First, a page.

Israel, Palestinians cooperating in bomb investigation

JERUSALEM — Israeli and Palestinian security officials are working together to apprehend those responsible for this week's failed van-bombing in Jerusalem.

It marks the first time the two sides have cooperated on security in months, according to Israeli news reports.

Israel has blamed Hamas for Sunday's attempted terror attack, which occurred just hours before senior Israeli and Palestinian officials met in Tel Aviv to resume peace talks.

Pure luck prevented the bombing on Jaffa Road, near Zion Square, as the van — packed with gas canisters, flammable liquids and pounds of nails — caught fire before it was detonated.

The Palestinian Authority has interrogated Hamas activists in the West Bank refugee camp where the driver of the explosive-laden van lived.

Public Security Minister Avigdor Kahalani said Tuesday that the driver, Jallal Rumaneh, a known Hamas activist, had not acted alone.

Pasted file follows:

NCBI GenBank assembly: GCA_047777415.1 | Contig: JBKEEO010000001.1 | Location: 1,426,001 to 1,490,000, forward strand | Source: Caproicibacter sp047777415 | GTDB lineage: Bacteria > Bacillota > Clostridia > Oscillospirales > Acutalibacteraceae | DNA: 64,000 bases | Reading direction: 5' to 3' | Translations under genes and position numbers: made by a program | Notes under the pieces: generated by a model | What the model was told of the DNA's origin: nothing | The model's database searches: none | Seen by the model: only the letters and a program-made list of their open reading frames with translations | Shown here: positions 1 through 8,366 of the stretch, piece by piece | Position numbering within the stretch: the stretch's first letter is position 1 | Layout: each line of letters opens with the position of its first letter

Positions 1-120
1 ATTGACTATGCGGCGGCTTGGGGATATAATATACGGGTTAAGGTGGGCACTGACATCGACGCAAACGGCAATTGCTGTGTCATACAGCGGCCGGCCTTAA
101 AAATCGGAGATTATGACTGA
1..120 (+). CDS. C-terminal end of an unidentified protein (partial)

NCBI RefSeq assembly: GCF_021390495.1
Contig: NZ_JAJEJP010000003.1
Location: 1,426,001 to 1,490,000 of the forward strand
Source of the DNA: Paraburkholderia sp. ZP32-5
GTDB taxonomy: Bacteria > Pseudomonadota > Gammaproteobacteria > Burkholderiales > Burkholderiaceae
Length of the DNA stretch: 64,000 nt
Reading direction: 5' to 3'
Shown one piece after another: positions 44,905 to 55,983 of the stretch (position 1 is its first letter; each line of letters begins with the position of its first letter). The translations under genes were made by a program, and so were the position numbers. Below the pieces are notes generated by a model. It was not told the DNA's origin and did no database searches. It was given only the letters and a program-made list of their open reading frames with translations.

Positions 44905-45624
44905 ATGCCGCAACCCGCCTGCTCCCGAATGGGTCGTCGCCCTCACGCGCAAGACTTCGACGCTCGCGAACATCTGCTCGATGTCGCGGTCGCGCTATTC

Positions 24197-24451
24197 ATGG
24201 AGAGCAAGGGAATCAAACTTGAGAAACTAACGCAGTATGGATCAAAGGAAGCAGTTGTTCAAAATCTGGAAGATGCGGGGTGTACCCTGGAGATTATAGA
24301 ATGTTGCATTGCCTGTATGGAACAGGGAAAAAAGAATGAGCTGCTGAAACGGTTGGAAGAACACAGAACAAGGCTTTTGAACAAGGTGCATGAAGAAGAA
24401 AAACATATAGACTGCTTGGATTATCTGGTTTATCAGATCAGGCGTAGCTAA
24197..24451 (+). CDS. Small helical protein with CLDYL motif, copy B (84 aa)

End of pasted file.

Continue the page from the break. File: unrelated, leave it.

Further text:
"It is safe to assume that one does not mount that amount of material on a car on his own. He must have partners," said Kahalani.

Police and firefighters discovered the explosives after they were called to Zion Square, where the van had caught fire.

The driver, who was severely burned in the fire, was being treated at a Jerusalem hospital and has been unable to talk to interrogators.

Israeli police do not yet know how the van entered Jerusalem, but the investigation has found that the vehicle was rented and fitted with fake Israeli license plates, the Israeli daily Ha'aretz reported.

Hamas officials in the Gaza Strip have denied any knowledge of the planned attack and Israeli security observers voiced doubt that the operation was an attempt by the fundamentalist group's leader, Sheik Ahmed Yassin, to challenge Palestinian Authority Chairman Yasser Arafat.

The Jerusalem Post cited unnamed Palestinian security sources and Hamas activists as saying that the incident might have been an accident involving a Palestinian contractor whose materials caught fire while he was parked in Jerusalem.

The Post's sources said Rumaneh, of the Amari refugee camp outside El Bireh, apparently did not intend to commit a suicide car bomb attack in downtown Jerusalem.

Based on an investigation of Rumaneh's family, they said the 30-year-old father of three was heading into Jerusalem with materials required for a construction job.

The gas canisters in the back were probably meant for his home or that of another family member, they said.